A French Song in New York(7)

By: Anna Adams

That’s why when Ben found Grace sitting in the guest room on Maude’s former bed, shoulders slumped and her bleached, stringy, blonde hair falling over her face, he immediately sought to help what he saw as a new sister.

At sixteen, Benjamin’s heart was wide and the space for newcomers was endless.

“You hiding out here?” Ben asked from the doorway.

Grace raised her head, revealing a pallid, pudgy face. Her smile upon seeing Ben consisted mostly in her revealing her front teeth. The occurrence of a smile from Grace was as rare as seeing northern lights in an Islandic summer sky.

He took it as an encouragement and entered the room further.

“I’m avoiding . . .” Grace stopped, abashed. She played with a ring on her right hand. “I shouldn’t say who I’m avoiding. You probably like her.”

“Let me see if I can guess who you’re talking about? She’s tall, has a famous boyfriend, and sings classical as well as pop. She’s also our teacher.”

Grace clicked her tongue. “Maude’s your teacher, too?”

“She had to practice on someone. Several someones.”

“Was she any good?”

“I play the erhu, but I’m not much of a singer. Still, I can sing a whole lot better now.” He sat at the edge of the bed. “Maude made me practice through FaceTime while she was on tour.”

“She’s crazy.”

“She believes in you.”

“Do you think I should do it? Move in here with you guys?”

Expecting a positive response, Grace jerked her face up in surprise as soon as Ben said, “Don’t.”

“That’s encouraging.”

“I’m just warning you. If you move in here, you won’t ever get a late morning’s sleep. There’s always someone playing an instrument in this house. Or singing.”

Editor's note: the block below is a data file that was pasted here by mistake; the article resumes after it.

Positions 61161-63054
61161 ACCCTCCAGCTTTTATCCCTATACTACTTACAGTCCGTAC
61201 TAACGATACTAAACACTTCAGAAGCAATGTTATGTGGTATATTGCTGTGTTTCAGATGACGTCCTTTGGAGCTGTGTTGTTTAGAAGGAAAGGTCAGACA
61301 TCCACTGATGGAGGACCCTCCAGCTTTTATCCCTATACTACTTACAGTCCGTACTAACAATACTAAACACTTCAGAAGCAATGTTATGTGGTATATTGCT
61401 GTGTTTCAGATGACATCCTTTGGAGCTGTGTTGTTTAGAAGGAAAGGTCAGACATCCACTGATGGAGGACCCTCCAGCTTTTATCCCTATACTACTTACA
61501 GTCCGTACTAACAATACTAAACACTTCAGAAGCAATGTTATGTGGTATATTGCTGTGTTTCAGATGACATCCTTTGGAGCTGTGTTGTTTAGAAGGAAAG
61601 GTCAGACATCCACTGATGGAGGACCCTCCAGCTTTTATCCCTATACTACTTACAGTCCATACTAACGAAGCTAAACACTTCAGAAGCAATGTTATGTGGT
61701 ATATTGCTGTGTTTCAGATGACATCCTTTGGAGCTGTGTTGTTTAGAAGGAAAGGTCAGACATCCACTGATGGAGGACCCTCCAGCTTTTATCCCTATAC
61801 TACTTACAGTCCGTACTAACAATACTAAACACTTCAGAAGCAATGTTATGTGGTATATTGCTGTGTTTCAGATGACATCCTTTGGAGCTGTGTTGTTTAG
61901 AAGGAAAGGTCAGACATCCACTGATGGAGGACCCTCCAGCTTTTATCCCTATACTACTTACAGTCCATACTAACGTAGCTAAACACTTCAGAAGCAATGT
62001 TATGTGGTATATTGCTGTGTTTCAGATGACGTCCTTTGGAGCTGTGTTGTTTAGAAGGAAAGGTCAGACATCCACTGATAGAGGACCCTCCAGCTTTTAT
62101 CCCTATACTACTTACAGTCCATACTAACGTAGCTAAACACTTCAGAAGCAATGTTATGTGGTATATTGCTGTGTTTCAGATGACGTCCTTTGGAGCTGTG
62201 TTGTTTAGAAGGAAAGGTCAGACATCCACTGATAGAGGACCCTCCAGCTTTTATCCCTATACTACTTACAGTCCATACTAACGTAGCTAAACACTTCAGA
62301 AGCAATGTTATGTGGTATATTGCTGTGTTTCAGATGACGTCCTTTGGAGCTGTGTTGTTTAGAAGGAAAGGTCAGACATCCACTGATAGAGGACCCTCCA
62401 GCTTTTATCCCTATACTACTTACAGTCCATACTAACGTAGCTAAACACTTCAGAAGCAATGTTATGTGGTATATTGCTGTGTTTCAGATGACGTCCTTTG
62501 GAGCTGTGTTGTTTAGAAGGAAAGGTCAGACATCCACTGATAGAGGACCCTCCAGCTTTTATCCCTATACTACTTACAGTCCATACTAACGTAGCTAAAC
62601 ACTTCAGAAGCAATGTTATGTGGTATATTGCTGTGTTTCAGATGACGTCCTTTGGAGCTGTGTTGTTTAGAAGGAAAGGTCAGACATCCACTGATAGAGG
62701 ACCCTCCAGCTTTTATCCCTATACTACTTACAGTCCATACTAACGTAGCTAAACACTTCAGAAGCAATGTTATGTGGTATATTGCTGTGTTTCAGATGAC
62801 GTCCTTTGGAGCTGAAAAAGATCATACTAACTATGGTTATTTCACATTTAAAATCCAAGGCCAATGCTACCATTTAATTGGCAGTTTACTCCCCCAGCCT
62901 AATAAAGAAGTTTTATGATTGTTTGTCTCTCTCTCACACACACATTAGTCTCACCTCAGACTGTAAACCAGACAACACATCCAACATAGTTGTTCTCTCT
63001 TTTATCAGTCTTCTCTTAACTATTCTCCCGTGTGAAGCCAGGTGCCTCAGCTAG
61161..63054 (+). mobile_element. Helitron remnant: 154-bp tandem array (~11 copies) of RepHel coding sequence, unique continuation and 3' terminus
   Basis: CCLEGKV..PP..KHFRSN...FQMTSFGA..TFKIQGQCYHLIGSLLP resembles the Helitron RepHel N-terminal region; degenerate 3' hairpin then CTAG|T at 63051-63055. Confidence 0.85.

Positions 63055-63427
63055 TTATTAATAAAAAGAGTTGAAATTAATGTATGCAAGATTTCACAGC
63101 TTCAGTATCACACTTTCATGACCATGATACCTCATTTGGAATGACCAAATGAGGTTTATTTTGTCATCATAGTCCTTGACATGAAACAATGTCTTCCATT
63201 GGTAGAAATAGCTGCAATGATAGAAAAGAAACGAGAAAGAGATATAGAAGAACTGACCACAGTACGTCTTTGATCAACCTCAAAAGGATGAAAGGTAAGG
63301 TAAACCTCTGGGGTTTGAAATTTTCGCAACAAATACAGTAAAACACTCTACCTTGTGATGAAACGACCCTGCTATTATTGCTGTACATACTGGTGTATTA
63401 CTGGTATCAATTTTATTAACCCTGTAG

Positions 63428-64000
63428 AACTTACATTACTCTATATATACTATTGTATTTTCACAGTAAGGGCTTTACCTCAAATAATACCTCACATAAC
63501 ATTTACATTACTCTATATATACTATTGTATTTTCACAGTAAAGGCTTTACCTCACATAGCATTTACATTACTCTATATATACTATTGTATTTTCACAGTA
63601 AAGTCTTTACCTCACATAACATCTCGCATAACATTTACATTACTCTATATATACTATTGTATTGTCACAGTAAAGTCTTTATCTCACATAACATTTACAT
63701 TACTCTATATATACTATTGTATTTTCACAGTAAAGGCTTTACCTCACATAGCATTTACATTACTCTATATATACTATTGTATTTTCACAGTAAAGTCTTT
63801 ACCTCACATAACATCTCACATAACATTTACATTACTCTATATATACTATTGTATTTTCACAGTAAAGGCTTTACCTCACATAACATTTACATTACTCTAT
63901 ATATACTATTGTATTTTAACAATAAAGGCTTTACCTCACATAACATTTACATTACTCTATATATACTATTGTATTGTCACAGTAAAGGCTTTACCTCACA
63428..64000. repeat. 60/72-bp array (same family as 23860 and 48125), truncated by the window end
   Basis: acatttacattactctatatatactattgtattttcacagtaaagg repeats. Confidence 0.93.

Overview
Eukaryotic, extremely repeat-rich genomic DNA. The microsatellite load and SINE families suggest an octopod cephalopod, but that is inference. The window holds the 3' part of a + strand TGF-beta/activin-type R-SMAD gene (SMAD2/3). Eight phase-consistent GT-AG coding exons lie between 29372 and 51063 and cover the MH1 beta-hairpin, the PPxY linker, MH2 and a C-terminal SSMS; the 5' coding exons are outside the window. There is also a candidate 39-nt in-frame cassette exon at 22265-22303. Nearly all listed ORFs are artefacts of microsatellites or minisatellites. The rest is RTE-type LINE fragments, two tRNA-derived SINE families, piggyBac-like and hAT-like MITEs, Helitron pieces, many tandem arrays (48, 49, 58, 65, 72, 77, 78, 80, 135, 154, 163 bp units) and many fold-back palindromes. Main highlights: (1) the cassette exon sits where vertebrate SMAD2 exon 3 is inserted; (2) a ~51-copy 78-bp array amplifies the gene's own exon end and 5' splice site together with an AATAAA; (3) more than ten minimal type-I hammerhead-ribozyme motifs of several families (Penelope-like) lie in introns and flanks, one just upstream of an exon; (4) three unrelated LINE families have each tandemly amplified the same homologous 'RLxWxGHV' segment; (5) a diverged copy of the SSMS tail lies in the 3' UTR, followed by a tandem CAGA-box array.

The statement provoked only mock displeasure, no thundering outrage. Confident that reverse psychology had worked, Ben continued, “Plus, my dad cooks some mean pancakes, so you’ll get fat.”

“The food is good?”

“Look at my muffin top right here. Ain’t that proof?” He tapped his flat stomach with affection.

“There’s nothing there,” Grace laughed and pinched his stomach. “You’ve got zero fat, you lucky dog.”

Ben joined in with her laughter. “That’s because Mom makes us exercise. You’re a girl, so you’ll have to take self-defense classes. Mom’s rules.”

“I could live with that. If it means I get to kick your butt.”

“First, you’ll have to go on a gazillion shopping sprees with my sisters. Every time there’s a new sister here, that’s what they do.”

“I don’t know about that. A Heaton never takes charity.”

“Do you accept gifts? People are always getting gifts around here. Except for motorcycles. I never got that. Only a plain old bicycle.”

“Spoiled brat. What else you got?”

“One of the worst things from where I stand. You sure you wanna hear it?”


Ben leaned closer until his head was inches away from Grace’s face.

“Man, dunno if should tell you this. Might come back and bite me in the you-know-what. But since you insist. Okay. Truth is, this house is full of women. Us guys, me and Dad, we don’t matter. At all.”

Grace exploded into hearty laughter. “That is very sad. Tragic.”

“Finally, a girl who gets it!” Ben cried out. “It’s best you didn’t move in. It would be four women against two helpless men!”

“Two men? I’d say one man and a half.”

“Don’t make fun of my dad. Not his fault he looks small next to all of this.” He gestured to his torso, only succeeding in increasing Grace’s laughter.

“We got a break once Cynthia got married and moved out. But now! Another girl? Please don’t move in.”

“Not even if I promise to take your side from time to time?” Grace asked.

Ben’s eyes brightened with amusement.

“You say that now, but once you get used to always being right, you’ll never want it to change.”

“What if I promise to side with you on the most important things?”

“Like what?”

“Hmm, how about,” Grace patted her chin, “your absolute right to pee standing up!”

“What about leaving the lid up?”


“You see, you’re already one of them.”

Grace’s eyes twinkled.

“You sure it won’t be a hassle for your parents if I move in?”

“A new girl to force-feed. I think they’ll get over it.”